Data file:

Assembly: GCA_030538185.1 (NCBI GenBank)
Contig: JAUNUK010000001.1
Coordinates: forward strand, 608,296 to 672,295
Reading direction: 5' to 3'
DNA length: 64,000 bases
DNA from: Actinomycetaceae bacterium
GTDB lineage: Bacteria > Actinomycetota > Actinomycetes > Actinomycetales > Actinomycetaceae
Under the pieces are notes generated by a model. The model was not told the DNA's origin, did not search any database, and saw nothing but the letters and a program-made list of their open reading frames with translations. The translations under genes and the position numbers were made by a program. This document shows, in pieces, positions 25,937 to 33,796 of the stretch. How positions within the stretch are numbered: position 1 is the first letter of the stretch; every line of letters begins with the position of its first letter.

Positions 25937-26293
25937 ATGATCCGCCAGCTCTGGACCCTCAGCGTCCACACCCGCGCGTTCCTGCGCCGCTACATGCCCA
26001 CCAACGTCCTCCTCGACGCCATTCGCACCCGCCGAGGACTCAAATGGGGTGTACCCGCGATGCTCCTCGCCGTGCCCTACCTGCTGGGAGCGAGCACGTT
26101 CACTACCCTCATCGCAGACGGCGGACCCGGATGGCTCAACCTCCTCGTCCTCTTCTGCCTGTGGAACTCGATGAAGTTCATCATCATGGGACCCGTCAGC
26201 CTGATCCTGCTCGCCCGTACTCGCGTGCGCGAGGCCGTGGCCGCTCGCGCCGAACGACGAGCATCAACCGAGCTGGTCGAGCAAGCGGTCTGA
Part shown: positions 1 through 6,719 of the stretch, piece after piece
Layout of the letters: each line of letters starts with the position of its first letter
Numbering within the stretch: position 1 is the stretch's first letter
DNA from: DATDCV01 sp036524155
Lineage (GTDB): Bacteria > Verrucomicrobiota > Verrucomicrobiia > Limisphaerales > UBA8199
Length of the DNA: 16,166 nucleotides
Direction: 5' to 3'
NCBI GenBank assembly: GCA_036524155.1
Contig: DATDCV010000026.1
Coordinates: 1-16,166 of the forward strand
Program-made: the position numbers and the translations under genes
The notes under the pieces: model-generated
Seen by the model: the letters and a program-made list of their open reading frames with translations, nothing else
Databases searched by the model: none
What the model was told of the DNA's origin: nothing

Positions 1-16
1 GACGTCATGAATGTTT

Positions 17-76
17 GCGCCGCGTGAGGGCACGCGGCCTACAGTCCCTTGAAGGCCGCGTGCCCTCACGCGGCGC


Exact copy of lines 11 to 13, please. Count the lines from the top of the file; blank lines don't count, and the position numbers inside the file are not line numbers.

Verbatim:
26001 CCAACGTCCTCCTCGACGCCATTCGCACCCGCCGAGGACTCAAATGGGGTGTACCCGCGATGCTCCTCGCCGTGCCCTACCTGCTGGGAGCGAGCACGTT
26101 CACTACCCTCATCGCAGACGGCGGACCCGGATGGCTCAACCTCCTCGTCCTCTTCTGCCTGTGGAACTCGATGAAGTTCATCATCATGGGACCCGTCAGC
26201 CTGATCCTGCTCGCCCGTACTCGCGTGCGCGAGGCCGTGGCCGCTCGCGCCGAACGACGAGCATCAACCGAGCTGGTCGAGCAAGCGGTCTGA